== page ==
Registration for current students will open April 1 in OnePort.
The registration access number (RAN) for current students is 201960.
CCS 560: Climate Change Science: Principles and Applications
In this course, we will examine the physical basis of regional and global climate change, grounded in observation, modeling, and prediction. We will use environmental data and information to explore climate change impacts on both the natural world and society. The course will emphasize the application of scientific inquiry, atmospheric physics, and statistical techniques.
ECS 560: Energy Systems
This course will include the study of current energy uses and demands. Since this current demand is mostly met by fossil fuels, we will first study current systems that operate on coal, oil, and natural gas. The major theme of the course is that a great transition is coming soon that will take us from the use of fossil fuels to the use of renewable, environmentally-friendly energy sources. We will study basic energy concepts, heat energy systems, and the efficiencies of those systems (including refrigerators, air conditioners, and heat pumps). Concepts of heat, energy, work, power, and entropy will be discussed. Then renewable methods of energy generation and potential sources of energy will be studied. Energy resources including carbon-based (which we’ll study leads to global warming and climate change), water-based tidal energy, wind-based, geothermal, biofuel, fuel cells, hydroelectric, and nuclear energy will be discussed in depth. This course does NOT require a science or math background. However, a basic knowledge of math is needed since we’ll be entering numbers into equations and doing simple calculations early in the course.
The course format will be primarily class discussions concerning topics raised in the readings. There will also be several guest lectures from time to time.
Readings will be assigned from the FIVE texts in the course. Readings are to be completed PRIOR to the class for which they are assigned (except for the first class meeting).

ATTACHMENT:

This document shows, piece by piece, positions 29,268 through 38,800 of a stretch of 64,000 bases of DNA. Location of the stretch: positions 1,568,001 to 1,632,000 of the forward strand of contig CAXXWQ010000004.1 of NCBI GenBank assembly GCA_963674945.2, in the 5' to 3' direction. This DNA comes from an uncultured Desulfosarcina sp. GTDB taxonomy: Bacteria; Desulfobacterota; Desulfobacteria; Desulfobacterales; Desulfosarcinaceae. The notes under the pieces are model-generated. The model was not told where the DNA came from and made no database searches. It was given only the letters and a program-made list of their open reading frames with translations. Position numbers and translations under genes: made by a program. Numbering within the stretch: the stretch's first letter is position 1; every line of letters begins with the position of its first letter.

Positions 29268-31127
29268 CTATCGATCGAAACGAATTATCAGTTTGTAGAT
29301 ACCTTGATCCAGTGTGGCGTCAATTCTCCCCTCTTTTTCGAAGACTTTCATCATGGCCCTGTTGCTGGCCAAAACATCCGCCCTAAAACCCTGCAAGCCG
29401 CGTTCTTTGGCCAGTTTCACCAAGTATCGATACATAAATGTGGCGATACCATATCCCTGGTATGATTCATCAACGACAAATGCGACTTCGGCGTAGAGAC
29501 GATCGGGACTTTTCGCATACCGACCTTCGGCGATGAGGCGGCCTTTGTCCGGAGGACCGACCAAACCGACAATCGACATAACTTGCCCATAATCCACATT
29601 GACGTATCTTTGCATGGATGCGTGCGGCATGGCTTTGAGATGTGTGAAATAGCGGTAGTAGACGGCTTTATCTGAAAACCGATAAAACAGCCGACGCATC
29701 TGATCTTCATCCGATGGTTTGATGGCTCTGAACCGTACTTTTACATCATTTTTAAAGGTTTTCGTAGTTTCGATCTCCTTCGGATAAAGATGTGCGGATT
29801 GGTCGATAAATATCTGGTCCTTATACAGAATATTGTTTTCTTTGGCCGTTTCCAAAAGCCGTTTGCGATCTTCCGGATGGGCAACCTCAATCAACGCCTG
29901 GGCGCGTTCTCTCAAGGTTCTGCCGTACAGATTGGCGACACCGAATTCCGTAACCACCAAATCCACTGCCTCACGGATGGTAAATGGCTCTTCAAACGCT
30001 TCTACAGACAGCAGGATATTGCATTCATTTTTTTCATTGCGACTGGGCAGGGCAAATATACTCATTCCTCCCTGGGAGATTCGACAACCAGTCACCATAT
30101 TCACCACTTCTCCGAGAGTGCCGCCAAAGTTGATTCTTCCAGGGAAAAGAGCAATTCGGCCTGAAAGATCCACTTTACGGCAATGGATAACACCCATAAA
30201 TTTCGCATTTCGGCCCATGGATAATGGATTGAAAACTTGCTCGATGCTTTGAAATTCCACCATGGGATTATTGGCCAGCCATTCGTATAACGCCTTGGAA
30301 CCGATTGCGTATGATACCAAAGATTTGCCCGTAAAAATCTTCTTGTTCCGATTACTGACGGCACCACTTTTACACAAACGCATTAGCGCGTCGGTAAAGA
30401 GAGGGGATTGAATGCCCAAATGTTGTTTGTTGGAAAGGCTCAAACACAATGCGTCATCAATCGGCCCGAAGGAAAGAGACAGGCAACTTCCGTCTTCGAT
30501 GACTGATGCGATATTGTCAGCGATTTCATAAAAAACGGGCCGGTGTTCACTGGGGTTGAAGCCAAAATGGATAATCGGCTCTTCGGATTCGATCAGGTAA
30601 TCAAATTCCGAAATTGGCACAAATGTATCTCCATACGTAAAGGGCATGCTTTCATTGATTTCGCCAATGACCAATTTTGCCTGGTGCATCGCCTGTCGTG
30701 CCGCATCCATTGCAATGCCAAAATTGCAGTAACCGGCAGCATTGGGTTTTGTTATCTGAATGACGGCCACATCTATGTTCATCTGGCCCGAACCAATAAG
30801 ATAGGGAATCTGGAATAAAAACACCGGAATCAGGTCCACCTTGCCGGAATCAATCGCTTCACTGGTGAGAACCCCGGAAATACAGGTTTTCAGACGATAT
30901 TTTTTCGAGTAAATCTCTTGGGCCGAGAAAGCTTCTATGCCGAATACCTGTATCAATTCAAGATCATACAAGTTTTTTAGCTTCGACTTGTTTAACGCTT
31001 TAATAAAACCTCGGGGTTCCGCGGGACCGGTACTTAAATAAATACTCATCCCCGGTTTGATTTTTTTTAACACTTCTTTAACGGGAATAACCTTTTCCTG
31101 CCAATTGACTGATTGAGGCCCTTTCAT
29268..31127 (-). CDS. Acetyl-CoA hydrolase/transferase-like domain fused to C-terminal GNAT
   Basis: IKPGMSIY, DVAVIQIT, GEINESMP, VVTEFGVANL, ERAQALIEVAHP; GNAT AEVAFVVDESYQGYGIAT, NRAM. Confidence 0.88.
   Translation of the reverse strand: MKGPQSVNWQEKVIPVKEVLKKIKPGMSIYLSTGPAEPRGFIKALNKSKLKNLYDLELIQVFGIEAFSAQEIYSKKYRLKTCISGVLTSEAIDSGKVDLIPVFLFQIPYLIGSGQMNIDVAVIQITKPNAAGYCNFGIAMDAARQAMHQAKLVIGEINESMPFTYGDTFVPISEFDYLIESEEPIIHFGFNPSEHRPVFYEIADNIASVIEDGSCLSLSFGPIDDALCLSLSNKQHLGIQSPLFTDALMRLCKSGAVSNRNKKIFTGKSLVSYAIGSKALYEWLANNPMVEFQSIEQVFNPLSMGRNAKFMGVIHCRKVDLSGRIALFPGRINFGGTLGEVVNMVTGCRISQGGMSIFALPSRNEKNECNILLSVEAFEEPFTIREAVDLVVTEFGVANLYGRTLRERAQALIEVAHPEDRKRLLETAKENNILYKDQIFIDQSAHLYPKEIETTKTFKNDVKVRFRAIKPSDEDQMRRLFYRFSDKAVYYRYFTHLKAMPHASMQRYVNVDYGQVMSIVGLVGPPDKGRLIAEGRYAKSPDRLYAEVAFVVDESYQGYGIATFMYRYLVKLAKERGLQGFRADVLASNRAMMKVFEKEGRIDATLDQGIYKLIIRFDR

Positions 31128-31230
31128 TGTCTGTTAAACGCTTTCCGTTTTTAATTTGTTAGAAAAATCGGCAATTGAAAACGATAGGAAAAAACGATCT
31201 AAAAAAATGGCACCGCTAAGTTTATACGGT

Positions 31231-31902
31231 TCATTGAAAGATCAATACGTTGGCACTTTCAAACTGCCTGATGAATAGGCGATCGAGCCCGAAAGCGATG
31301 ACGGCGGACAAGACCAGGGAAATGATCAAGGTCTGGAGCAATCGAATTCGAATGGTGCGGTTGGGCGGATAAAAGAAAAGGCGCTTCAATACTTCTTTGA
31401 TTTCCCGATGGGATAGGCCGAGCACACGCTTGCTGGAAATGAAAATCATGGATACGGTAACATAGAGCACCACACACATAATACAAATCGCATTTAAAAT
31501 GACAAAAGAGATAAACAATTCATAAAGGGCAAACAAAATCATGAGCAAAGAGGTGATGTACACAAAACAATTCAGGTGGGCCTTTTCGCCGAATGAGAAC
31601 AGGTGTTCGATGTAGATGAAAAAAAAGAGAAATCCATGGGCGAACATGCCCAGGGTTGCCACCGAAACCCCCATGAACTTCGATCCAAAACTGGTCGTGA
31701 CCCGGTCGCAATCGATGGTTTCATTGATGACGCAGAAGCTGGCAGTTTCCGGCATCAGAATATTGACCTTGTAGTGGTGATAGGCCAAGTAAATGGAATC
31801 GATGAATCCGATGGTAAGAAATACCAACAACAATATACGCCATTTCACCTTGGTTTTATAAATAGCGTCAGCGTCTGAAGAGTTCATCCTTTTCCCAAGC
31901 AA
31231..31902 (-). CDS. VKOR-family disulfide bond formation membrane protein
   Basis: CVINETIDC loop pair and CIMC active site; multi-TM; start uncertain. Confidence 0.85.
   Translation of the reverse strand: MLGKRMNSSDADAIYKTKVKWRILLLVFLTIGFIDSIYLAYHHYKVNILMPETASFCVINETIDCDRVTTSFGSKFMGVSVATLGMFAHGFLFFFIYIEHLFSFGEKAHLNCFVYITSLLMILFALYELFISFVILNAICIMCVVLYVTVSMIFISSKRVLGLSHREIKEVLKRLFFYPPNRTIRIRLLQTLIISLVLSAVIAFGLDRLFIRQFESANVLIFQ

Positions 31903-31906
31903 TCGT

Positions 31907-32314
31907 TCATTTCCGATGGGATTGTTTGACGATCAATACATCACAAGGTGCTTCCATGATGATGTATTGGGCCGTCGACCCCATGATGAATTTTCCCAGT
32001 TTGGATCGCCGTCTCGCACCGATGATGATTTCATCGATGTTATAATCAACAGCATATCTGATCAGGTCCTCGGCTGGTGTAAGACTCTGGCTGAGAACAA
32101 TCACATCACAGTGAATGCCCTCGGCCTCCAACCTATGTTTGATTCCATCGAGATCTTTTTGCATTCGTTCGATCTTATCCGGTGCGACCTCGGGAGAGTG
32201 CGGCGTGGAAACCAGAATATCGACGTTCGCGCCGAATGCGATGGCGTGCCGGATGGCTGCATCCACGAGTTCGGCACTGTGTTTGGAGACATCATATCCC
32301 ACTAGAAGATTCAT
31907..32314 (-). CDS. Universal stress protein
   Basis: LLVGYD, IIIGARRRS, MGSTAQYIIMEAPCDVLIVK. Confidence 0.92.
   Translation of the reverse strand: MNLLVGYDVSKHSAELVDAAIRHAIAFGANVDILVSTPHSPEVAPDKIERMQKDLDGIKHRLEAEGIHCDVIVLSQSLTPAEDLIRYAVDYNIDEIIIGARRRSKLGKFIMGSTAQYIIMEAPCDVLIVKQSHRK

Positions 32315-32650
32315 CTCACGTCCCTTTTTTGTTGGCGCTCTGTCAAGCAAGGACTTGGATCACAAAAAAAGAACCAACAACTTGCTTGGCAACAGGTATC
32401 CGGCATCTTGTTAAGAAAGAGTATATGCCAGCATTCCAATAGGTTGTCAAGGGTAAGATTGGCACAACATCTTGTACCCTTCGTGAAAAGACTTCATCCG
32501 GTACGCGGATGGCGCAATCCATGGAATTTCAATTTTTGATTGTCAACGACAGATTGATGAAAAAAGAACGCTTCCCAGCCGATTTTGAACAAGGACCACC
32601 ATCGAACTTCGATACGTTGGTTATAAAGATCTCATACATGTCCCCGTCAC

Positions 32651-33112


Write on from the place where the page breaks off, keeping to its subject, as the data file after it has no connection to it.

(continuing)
ENG 520: A Creative Prose Workshop: Fiction and Creative Nonfiction
This class will provide structure, support and constructive criticism for students who are interested in writing fiction or creative nonfiction. Students may have a project in mind or one they’re already at work on, but that is not required. In fact, part of what students may accomplish is discovering and tapping into creative veins from which to write. In that regard, we will do some in-class writing exercises.
Each student will submit short stories, novel excerpts or creative nonfiction during the semester, which I will respond to in writing, and which we as a class will discuss. Over time, as we learn what to look for and how to read like a writer, the class will become a community of supportive and insightful critics. I will also meet individually with students to discuss their writing. The backbone of the class will be the craft book The Making of a Story: A Norton Guide to Creative Writing by Alice LaPlante, which offers insights as well as examples of published pieces that illustrate LaPlante’s points.
MLAS 520: Exploring Sustainability through Literature and Media
Students will be provided an introduction into environmental literature through the reading of the works of writers such as: Henry Thoreau, Terry Tempest Williams, Edward Abbey, Annie Dillard, and Aldo Leopold. These authors provide not only a sense of place in their writings, but also a message about the state of their world. The media portion of the course will be characterized by documentary films, video clips, still photography, paintings and other artistic media dealing with environmental and nature-related topics.